Now that I'm on the road to becoming a missionary physical therapist, I'm excited to join God in the restorative work He's already doing overseas! I'm partnering with a Christian organization and will be working at a Christian hospital, so will have unrestricted ability to share the gospel with my patients. In working with fistula care, I will have the opportunity to really build relationships with the women who are at the center for several months. And as I combine my physical therapy skills with others bringing their surgical, nursing, life skills, and evangelism training, we will have the unique opportunity to bring total restoration to each of our patients!

Monday, August 29, 2016

Vision Trip #3: Danja, Niger

 To read about the first part of my trip in Nigeria, click here.
To read about the second part of my trip in Galmi, Niger, click here.

After eating yummy cinnamon buns on Wednesday morning, we loaded up into the car, strapped our bags on top, and drove about three hours to the SIM hospital in Danja, Niger.
Praying with some of the Galmi staff before we left
All packed up and ready to go!





We passed through the town of Maradi on our way to Danja. Maradi is the local government center (similar to a state capital), and it has a small airport that appears to only be used for private or chartered planes. Maradi is only about 20 miles north of the Nigeria border, so a lot of trade goes through Maradi.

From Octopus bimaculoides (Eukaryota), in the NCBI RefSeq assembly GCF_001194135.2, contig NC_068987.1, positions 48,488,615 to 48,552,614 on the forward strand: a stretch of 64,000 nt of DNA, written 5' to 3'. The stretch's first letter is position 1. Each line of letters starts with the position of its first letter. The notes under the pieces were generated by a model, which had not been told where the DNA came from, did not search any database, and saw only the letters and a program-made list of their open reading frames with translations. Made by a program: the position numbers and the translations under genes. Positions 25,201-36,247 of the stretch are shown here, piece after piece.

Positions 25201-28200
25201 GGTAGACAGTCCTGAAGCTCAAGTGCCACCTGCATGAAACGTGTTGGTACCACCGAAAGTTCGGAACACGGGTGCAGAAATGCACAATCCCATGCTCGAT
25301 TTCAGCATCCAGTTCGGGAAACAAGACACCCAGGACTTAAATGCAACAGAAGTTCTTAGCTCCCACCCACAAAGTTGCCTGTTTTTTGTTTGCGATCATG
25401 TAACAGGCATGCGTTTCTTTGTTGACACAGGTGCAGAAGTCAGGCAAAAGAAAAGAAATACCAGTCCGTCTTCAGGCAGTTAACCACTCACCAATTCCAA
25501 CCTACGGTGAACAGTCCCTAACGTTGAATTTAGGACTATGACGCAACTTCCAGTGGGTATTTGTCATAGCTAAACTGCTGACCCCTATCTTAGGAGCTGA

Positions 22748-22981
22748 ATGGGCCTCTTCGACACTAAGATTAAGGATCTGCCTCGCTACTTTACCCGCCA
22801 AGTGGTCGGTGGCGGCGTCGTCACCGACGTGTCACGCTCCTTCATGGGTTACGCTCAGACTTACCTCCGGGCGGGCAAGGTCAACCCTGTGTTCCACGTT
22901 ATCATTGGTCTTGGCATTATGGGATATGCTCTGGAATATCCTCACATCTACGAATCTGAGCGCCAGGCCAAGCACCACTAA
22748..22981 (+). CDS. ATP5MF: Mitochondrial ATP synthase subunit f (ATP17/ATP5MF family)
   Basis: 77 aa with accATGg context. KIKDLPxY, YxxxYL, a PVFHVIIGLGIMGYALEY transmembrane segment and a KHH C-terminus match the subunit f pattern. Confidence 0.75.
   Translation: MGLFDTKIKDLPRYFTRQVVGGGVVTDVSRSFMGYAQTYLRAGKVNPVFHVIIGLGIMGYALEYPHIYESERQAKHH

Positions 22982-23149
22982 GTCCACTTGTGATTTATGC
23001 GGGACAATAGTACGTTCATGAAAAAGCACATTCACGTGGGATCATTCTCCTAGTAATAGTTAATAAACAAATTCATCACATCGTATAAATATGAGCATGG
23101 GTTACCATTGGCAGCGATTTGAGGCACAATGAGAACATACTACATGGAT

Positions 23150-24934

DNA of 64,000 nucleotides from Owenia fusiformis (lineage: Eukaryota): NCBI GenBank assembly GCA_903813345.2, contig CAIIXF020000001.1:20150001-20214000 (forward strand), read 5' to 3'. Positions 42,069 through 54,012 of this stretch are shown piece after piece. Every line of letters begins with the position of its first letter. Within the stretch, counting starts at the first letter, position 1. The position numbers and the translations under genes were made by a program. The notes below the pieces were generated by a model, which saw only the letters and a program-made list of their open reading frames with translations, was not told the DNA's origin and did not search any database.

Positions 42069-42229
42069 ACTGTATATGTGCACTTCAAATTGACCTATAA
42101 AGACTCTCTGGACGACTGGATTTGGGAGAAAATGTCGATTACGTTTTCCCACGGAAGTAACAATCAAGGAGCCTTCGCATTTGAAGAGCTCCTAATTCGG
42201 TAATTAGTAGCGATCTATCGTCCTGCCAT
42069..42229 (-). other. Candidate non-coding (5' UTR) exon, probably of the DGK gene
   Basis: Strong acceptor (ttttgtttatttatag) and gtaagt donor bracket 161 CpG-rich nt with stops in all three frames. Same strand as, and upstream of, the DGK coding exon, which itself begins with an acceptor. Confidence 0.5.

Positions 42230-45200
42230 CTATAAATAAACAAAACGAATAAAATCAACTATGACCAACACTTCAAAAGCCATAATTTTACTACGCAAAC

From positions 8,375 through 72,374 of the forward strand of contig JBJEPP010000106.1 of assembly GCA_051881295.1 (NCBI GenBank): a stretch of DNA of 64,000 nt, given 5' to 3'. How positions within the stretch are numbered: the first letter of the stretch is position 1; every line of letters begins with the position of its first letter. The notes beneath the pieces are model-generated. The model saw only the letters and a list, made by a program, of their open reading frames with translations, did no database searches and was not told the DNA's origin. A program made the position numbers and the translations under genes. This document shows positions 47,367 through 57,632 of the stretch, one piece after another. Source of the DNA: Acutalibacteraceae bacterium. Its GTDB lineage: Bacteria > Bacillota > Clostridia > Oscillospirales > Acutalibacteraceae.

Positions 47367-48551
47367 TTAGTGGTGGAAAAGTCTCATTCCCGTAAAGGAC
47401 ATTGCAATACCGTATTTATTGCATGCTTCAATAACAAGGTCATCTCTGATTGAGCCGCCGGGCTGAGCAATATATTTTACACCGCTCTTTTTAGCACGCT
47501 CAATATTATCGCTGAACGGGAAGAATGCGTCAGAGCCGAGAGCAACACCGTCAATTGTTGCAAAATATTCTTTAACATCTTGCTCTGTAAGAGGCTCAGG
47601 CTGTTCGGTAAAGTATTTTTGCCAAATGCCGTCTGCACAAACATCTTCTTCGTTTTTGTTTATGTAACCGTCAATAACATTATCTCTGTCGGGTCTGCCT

This guy is the African version of the milk man. His motorcycle-cart carries big plastic sacks of little 500ml water bags
One of the used clothing markets in Maradi

This shop sells pre-made hijabs in various colors and lengths
It's very common to see rows and rows of cement cinder blocks curing in the sun. Much of the construction in Maradi is done with cement

The main drive into the Danja compound


The hospital has both a fistula center and a designated leprosy center
After settling in, one of the missionary families took Dad and I on a walk through the fields surrounding the hospital. The SIM property is quite extensive, so much of it is farmed by locals, similar to sharecropping. The original idea was to bird-watch, but our friends also pointed out some interesting plants and trees along the way.



On Thursday morning, we started off the morning by joining in with staff devotions in the Danja Fistula Center. It was in Hausa, and then the director gave some announcements in French, but one of the nursing staff kindly translated for us!
The beautiful chapel building
Afterwards, we had a tour of the fistula center and of the rest of the hospital.
The ward can have up to 80 women at a time! Right now it was empty, as the women had graduated to the village.
Like many mission or NGO hospitals, there's a focus on maternal and infant care. Here, the infant clinic will distribute "Plumpy Nut" to infants and children who are severely malnourished. It requires no mixing and is shelf-stable; all the mama has to do is tear off a corner of the packaging and the paste can be squeezed out, perhaps by the child himself while he is on his mama's back. Plumpy Nut is made out of peanuts and fortified with other nutrients.